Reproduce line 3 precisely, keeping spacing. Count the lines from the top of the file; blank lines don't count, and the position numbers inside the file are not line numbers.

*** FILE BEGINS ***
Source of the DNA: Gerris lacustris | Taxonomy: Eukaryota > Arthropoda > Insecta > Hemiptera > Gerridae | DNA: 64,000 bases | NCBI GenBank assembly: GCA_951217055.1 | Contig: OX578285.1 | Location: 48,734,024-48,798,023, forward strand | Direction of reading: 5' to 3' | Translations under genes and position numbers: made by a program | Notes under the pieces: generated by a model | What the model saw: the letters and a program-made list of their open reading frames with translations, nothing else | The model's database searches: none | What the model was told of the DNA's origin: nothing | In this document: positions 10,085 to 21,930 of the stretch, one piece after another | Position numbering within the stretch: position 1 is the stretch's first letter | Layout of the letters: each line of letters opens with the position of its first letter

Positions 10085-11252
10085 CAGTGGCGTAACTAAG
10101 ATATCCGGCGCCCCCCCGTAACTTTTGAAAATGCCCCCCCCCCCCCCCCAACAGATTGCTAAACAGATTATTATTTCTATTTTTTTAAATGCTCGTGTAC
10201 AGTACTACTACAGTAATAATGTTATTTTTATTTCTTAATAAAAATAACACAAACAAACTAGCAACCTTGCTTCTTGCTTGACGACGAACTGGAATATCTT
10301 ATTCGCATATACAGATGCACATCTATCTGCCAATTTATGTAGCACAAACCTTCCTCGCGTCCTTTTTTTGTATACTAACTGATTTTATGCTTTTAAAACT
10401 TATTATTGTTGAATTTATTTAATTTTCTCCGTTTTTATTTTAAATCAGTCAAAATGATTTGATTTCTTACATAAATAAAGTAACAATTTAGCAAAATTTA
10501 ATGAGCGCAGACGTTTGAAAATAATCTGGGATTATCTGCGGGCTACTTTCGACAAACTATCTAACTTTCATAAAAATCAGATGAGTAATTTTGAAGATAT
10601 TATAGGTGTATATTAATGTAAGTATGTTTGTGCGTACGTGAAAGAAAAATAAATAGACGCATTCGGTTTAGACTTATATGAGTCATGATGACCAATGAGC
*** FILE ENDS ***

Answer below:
10085 CAGTGGCGTAACTAAG